From Mesolithic to Meringues – Cresswell Craggs, Welbeck and the Harley Cafe

Have you discovered the Welbeck Farm Shop and Harley cafe yet? We had a lovely walk from there to the bewitching ice-age lagoon and caves of Cresswell Craggs this week. We ended our walk with lunch at the Harley Cafe and then indulged in the little bit of heaven that is the Welbeck Farm Shop. The Harley Cafe sits in a beautiful courtyard of renovated buildings (including the Gallery which sits in the Welbeck Estate’s restored gasworks, which were originally built in 1860 by the 5th Duke of Portland to light his eccentric network of underground tunnels and apartments. They finally closed in 1928 when the Estate moved over to electricity). The courtyard now beautifully combines the old with the new. We loved the cafe colour scheme, with its deep orange/red and the black wooden outside furniture, modern and minimalist, it contrasts well with the warm hues of the old stonework. ¬†¬†¬†¬†¬† ¬†¬†¬† Anyway, the food. The cafe sells a range of delicious -sounding hot dishes, all freshly cooked (and not your usual cafe fare …

Newark Pudding circa 1890, by “Good Housewives and Competent Cooks”

Bread Puddings exist in many culinary traditions. Most people would recognise, and love, a good Bread and Butter Pudding, essentially layers of sliced bread scattered with raisins and then covered in a custard of milk, eggs and sugar, possibly with nutmeg, and baked in the oven. The earliest bread and butter puddings were called “whitepots” and often contained suet rather than butter, and sometimes rice instead of bread (rice puddings – another great British staple) and any combination of fruits – currants, raisins, lemon zest, apples. One of the earliest recipes appeared in 1723 but variations of this have probably been around forever. Food historians have traced examples of bread puddings dating back to the 11th and 12th century (probably as a way to use up stale bread) and, stale bread soaked in water and flavoured with a little sugar was often known as “poor man’s pudding”. Most regions of England have their own version of such puddings, this one is “Newark Pudding”. The settlement of Newark, a large market town about 20 miles from …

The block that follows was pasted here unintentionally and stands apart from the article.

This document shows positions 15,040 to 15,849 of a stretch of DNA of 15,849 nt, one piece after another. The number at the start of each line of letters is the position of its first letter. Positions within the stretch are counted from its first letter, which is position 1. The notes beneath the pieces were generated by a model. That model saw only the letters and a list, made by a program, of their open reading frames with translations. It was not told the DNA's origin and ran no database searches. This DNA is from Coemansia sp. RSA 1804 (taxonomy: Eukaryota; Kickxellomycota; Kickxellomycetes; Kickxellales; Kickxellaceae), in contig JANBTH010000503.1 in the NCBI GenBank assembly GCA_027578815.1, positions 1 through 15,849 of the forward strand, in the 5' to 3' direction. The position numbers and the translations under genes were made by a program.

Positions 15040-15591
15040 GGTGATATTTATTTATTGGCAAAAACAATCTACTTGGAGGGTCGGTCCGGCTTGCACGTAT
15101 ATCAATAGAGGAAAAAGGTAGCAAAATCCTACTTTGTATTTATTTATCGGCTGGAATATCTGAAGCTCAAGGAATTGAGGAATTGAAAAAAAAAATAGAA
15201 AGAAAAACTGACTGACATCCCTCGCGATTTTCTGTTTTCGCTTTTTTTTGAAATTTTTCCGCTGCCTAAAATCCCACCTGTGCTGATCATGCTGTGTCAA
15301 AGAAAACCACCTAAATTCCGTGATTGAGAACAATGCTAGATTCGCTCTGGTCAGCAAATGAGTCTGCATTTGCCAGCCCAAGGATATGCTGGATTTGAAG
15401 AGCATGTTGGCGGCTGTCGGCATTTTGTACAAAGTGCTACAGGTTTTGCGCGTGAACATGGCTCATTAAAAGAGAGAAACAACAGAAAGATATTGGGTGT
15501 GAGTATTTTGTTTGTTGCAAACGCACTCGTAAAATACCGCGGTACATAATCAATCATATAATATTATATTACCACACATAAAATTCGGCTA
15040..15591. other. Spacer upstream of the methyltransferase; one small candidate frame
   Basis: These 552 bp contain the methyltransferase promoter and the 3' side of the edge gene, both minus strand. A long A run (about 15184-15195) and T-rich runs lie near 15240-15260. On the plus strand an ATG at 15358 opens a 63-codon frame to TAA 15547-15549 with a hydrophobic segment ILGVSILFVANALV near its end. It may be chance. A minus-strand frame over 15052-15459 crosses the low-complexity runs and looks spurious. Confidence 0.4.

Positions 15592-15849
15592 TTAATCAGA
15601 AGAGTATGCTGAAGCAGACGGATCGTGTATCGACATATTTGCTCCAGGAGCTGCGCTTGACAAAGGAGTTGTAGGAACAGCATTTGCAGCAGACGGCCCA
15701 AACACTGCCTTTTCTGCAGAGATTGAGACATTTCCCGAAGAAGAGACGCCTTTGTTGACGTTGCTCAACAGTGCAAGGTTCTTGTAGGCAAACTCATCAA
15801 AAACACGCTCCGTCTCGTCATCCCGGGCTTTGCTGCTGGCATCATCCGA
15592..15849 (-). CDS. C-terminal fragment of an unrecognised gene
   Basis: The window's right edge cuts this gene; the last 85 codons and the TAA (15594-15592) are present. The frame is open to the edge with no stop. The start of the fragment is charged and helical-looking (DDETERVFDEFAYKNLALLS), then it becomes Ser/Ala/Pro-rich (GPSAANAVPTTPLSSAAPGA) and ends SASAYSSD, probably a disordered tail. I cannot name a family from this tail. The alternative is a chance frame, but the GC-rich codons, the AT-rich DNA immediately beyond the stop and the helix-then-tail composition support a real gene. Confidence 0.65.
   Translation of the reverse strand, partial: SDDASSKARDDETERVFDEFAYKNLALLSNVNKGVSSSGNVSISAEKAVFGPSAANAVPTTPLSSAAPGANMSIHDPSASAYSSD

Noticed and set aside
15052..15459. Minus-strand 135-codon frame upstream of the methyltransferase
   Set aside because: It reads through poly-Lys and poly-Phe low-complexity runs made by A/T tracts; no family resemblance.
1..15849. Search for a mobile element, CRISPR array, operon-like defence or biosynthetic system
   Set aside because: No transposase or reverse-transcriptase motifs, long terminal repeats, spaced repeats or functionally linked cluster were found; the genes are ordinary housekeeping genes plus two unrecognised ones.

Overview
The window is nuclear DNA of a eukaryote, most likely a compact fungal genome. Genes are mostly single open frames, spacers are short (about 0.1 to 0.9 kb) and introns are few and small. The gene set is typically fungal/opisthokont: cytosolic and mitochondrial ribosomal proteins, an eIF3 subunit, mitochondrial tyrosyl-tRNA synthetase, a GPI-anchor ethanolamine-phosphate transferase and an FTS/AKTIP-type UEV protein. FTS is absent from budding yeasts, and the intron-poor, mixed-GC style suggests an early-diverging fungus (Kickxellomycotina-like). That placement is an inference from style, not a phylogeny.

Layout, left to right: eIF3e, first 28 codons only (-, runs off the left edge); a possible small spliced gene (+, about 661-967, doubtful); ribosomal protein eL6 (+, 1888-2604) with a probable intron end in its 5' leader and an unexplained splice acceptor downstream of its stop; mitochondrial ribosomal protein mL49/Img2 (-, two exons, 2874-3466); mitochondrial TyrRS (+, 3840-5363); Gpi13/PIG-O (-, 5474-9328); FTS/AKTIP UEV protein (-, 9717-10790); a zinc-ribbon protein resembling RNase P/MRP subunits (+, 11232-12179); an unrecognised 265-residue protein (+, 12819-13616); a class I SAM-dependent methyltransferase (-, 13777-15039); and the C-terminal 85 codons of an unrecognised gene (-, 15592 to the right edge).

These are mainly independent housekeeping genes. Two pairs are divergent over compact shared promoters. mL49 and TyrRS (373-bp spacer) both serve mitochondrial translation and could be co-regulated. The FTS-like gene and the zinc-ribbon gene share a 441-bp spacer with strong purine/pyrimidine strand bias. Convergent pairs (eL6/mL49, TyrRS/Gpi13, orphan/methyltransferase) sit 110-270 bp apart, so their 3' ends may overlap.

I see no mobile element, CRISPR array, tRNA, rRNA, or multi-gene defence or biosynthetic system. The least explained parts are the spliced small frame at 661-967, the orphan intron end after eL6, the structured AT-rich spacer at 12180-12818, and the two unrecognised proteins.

Gorgeous Gooseberries, pucker up!

Gooseberries always remind me of summer, and not always in a good way – as a very young child I always associated them with prickled fingers and face-pukeringly sour berries, but once¬† baked in an old-fashioned crumble, with lots of custard, they were, and still are, a joy. My father still grows tonnes of them in his garden in Lincolnshire and so I returned home from a lovely traditional Sunday Lunch at my parents’ house, last weekend with a huge bag of gooseberries and what seems like thousands of redcurrants (more of them later).So what else to do but make jam. This summer the weather has been so glorious, with sun and rain in equal amounts, the gooseberries are actually sweet. Yep, you can actually eat them raw without the inside of your mouth losing all sensation. So if yours are the same, I suggest you reduce the sugar quantity a little in this recipe. Well, I call it a recipe, more of a process really – fruit, sugar, lemon juice,water, heat. That pretty much …